• Tobacco Products: 2016 H.B. 83 carves out a tax exemption for “reference tobacco products,” which are tobacco products, including cigarettes, that are made by a manufacturer specifically for use by colleges and universities in conducting tobacco health-related research or other experiments. Reference tobacco products must be marked as such and cannot be sold to customers, but they are not subject to cigarette or tobacco product taxes.

Tax Reform

  • A New “Blue Ribbon” Commission? Governor Bevin has promised to assemble a team to review the possibility of tax reform after the conclusion of the 2016 legislative session. This is not  the first time tax reform has been considered in Kentucky; in 2012, Governor Steve Beshear put together a Blue Ribbon Tax Commission which presented a plan to modernize Kentucky’s tax code. However, legislators chose not to put the plan in motion, although some ideas were adopted in a piecemeal fashion.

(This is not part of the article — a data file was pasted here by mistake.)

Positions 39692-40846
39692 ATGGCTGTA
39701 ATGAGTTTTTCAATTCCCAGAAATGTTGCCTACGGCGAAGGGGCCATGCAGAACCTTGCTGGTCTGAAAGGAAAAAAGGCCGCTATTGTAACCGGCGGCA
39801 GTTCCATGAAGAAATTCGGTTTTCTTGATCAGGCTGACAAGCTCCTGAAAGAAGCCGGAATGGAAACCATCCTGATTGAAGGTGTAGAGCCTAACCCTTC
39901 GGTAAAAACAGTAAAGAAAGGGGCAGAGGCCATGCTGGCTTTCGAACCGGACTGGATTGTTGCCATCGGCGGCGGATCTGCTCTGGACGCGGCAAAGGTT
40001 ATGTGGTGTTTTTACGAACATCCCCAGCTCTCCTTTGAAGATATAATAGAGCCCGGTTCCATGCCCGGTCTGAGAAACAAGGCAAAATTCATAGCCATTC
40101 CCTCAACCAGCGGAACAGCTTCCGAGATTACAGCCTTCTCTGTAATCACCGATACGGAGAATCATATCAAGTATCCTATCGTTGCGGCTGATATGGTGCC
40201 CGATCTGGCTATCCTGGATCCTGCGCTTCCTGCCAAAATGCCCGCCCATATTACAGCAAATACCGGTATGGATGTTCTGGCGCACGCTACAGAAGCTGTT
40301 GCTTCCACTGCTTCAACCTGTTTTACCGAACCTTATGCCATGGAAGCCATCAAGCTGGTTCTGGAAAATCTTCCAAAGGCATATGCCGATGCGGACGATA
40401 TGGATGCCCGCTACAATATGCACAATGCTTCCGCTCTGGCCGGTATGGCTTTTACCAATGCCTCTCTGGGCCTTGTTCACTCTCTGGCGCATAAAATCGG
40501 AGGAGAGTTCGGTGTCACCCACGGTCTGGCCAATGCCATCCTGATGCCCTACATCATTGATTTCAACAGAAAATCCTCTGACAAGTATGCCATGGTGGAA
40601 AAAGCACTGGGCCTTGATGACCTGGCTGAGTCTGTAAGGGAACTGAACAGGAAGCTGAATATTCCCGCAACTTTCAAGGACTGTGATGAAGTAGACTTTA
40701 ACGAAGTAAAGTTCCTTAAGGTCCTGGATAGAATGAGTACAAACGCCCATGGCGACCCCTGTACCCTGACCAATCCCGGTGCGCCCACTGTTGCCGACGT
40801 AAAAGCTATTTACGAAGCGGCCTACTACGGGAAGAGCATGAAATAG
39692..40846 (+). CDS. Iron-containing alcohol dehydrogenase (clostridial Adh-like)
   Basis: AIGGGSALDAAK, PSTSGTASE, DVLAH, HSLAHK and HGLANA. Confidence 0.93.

• Governor’s Veto Message Portends Tax Reform: Governor Bevin appeared hesitant to adopt any tax credits without comprehensive tax reform. He vetoed H.B. 19, which provided for a tax credit for organ and bone marrow donation. In his veto message, Governor Bevin explained that in his view, the costs of the bill outweighed its benefits, and that given Kentucky’s financial climate, new tax credits were not advisable. He also said that “[a]s with numerous other proposed tax changes by the 2016 General Assembly, the tax credit proposed by House Bill 19 would be appropriate for debate and potential inclusion in a comprehensive tax reform proposal.”